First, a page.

With the future of Greece's internationally mandated austerity measures hanging in the balance, the prospects for a new government in Athens are rapidly fading just four days after inconclusive parliamentary elections.
The elections left no clear winner. The conservative New Democracy party, which won the most votes, and the Radical Left Coalition, or Syriza, which came in second, have both already tried and failed to form a government. The baton now passes to the traditionally dominant socialist PASOK party, which came in a distant third in Sunday's polling.
The elections in France and Greece signaled a resounding popular rejection of the tough austerity measures being pushed by Germany, Europe's largest economy. But Berlin doesn't appear to be changing course.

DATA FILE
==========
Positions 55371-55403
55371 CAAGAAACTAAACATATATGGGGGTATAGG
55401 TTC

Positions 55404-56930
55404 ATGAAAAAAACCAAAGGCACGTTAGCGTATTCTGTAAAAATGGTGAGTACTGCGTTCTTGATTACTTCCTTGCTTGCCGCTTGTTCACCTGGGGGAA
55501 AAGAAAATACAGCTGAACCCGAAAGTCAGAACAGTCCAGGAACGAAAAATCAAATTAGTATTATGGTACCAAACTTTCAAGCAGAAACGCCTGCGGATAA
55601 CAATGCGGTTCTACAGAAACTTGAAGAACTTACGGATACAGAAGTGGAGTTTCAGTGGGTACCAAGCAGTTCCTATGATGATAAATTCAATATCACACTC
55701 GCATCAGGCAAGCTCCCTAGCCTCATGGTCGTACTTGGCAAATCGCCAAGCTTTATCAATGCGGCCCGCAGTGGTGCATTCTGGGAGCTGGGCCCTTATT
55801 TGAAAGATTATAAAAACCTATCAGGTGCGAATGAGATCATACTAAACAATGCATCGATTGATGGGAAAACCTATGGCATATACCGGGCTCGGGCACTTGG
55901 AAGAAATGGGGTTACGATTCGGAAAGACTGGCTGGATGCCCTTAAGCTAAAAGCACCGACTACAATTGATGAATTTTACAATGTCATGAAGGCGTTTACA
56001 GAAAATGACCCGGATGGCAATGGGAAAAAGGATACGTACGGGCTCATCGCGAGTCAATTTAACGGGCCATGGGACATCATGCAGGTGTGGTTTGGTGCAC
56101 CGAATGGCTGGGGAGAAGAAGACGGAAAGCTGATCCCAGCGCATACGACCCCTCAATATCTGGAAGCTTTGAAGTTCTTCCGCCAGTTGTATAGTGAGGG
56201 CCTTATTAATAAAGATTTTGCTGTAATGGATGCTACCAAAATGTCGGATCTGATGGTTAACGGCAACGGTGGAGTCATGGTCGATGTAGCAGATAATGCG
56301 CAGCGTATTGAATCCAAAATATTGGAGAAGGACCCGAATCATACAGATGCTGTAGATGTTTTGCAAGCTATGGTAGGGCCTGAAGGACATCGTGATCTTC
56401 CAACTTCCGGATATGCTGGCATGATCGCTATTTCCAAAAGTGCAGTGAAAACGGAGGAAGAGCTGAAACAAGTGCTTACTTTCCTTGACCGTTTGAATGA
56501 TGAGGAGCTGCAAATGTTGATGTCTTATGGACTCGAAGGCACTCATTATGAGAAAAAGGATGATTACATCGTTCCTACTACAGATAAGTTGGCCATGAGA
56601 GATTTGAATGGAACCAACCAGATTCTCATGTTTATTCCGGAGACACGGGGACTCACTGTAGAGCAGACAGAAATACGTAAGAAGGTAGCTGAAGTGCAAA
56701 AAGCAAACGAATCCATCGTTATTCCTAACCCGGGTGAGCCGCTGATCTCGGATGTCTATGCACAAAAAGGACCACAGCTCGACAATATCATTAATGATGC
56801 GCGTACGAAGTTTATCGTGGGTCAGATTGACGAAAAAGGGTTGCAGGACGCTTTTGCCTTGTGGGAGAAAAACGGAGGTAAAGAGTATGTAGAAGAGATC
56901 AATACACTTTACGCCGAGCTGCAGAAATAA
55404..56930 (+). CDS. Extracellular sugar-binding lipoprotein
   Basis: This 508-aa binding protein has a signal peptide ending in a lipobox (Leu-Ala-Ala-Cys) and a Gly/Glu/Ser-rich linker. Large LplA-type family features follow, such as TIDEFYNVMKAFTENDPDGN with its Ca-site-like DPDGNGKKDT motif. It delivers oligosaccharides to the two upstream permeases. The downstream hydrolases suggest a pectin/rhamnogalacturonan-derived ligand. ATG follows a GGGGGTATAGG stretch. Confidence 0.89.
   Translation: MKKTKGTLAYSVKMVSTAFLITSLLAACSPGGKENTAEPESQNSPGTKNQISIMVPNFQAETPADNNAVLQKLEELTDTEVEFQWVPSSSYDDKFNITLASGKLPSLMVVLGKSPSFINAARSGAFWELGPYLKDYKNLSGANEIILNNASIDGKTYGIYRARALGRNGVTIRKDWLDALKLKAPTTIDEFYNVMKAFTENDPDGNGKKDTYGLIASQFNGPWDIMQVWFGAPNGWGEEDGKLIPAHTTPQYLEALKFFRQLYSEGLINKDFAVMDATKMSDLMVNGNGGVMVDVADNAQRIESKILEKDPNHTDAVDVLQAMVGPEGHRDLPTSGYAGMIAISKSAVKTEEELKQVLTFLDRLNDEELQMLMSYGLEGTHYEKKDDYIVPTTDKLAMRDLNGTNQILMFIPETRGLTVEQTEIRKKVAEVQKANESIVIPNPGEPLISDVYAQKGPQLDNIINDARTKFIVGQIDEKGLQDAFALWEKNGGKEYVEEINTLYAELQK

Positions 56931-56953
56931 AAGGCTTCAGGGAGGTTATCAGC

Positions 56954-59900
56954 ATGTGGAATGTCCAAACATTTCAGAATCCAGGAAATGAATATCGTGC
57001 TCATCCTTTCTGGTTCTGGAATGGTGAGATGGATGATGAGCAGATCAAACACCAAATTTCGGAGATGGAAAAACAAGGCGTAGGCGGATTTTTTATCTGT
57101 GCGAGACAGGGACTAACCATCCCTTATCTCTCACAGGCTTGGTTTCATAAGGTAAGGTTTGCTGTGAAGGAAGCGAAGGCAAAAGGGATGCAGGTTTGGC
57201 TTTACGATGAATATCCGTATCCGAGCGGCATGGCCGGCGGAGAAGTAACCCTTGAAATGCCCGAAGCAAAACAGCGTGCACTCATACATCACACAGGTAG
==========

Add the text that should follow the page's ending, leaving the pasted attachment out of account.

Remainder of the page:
German Chancellor Angela Merkel made all the right gestures Monday: the obligatory phone call congratulating French President-elect Francois Hollande. She vowed that the two will "work together well and intensively." And she invited Hollande to Berlin after his inauguration and said she would welcome him "with open arms."
But clearly the French election results mark a setback for Merkel and her goal of solving Europe's economic crisis with financial austerity.
Europe's unsettled political climate after the weekend elections in France and Greece raise one obvious question: What's next?
The elections, in which French President Nicolas Sarkozy was defeated and Greece's major political parties struggled to form a governing coalition, have raised fears about the political and economic stability of the European Union. Some potential scenarios coming out of the elections: